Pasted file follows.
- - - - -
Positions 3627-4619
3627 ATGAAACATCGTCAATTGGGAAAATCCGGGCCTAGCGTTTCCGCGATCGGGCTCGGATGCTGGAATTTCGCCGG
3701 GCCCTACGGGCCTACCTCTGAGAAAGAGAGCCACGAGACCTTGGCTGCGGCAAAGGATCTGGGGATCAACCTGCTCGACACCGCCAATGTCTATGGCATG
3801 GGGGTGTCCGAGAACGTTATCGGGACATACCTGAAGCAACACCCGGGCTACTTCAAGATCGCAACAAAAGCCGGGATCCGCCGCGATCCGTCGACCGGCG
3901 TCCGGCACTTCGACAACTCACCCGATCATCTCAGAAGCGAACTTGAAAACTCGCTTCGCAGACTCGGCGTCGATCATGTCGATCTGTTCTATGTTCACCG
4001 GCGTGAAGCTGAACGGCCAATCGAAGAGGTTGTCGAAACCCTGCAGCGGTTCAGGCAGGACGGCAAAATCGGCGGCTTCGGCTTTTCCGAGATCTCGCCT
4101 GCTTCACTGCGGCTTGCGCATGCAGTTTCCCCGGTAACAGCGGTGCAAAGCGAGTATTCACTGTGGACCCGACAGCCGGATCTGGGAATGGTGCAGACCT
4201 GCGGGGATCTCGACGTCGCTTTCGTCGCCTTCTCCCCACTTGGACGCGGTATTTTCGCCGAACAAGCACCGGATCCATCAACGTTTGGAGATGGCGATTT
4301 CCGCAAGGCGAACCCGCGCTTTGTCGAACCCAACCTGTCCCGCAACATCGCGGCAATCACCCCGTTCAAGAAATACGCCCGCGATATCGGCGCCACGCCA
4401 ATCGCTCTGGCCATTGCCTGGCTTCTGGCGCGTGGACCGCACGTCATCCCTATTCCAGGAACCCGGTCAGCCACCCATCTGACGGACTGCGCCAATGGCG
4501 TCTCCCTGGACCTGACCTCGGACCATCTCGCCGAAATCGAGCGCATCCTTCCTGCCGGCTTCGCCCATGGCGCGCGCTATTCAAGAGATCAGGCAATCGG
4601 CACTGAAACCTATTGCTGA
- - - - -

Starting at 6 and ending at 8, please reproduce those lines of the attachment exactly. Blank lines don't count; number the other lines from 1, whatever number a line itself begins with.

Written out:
4001 GCGTGAAGCTGAACGGCCAATCGAAGAGGTTGTCGAAACCCTGCAGCGGTTCAGGCAGGACGGCAAAATCGGCGGCTTCGGCTTTTCCGAGATCTCGCCT
4101 GCTTCACTGCGGCTTGCGCATGCAGTTTCCCCGGTAACAGCGGTGCAAAGCGAGTATTCACTGTGGACCCGACAGCCGGATCTGGGAATGGTGCAGACCT
4201 GCGGGGATCTCGACGTCGCTTTCGTCGCCTTCTCCCCACTTGGACGCGGTATTTTCGCCGAACAAGCACCGGATCCATCAACGTTTGGAGATGGCGATTT